While mechanistic thinking tend towards analytic/reductionism, ecological thinking is much more wholistic in nature. So, as someone with a tendency to analyze, I am an odd ecological thinker and educator. Fortunately for me (and I think, for all of our meaning making enterprises), ecological thinking does not exclude simplifying situations by separating systems into component parts and isolating them from their contexts and connections. It simply suggests that it is always important, even when analyzing, to remain aware of complexity, context, connections and cooperation.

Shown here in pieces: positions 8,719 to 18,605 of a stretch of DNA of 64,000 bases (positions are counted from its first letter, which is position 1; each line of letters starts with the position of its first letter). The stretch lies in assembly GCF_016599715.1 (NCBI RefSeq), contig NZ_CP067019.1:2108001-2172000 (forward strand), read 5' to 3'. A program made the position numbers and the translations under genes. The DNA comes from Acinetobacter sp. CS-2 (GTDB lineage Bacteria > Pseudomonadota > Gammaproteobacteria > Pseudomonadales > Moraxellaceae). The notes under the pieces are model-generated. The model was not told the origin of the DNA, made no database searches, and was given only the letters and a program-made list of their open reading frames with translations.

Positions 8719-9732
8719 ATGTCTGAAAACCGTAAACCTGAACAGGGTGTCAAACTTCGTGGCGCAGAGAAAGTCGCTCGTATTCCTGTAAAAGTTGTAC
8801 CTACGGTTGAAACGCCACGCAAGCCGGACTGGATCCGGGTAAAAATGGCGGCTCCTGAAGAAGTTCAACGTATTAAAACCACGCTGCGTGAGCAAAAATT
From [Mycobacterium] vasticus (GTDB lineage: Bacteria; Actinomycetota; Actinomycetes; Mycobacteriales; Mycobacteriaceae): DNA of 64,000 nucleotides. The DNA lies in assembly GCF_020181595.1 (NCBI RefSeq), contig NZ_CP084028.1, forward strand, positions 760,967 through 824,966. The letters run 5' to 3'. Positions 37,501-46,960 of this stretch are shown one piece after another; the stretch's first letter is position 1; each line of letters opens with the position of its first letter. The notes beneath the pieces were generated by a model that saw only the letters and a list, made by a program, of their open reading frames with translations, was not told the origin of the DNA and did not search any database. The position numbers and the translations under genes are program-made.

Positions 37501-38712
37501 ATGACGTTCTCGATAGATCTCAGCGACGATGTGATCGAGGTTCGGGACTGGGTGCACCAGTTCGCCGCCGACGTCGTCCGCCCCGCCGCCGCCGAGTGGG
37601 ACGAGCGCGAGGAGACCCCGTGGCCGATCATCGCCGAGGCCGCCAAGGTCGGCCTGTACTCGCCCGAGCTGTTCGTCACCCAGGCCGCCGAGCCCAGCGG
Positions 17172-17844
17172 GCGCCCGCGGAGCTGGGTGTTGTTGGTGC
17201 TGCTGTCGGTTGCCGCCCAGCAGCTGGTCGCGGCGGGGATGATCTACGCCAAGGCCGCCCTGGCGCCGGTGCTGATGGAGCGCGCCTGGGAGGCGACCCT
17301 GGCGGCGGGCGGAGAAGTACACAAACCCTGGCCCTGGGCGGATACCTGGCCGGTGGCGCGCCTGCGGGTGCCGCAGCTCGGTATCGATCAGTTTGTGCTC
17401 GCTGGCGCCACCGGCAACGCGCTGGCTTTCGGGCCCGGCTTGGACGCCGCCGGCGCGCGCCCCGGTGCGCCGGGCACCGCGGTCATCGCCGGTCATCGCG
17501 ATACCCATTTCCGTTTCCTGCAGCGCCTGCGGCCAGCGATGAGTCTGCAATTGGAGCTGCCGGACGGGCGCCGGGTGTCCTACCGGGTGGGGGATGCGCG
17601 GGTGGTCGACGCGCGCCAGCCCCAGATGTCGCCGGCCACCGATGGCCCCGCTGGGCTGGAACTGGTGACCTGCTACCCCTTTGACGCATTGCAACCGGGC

Lately I have been thinking a lot about adding a fifth “C” to my favorite alliterative quartet: curiosity. While the first of my four Cs seem concerned with what we look for in the world, I see this this new fourth more like an attitude. Curiosity implies a certain comfort with chaos and confusion even as we seek to understand. As opposed to attempting to prove the truth, wholists seeks to construct a glimmer of understanding while accepting that the best we can do is make meaning and sense that, at its best, will be useful but will never directly correspond to the complexity of that which we are trying to understand.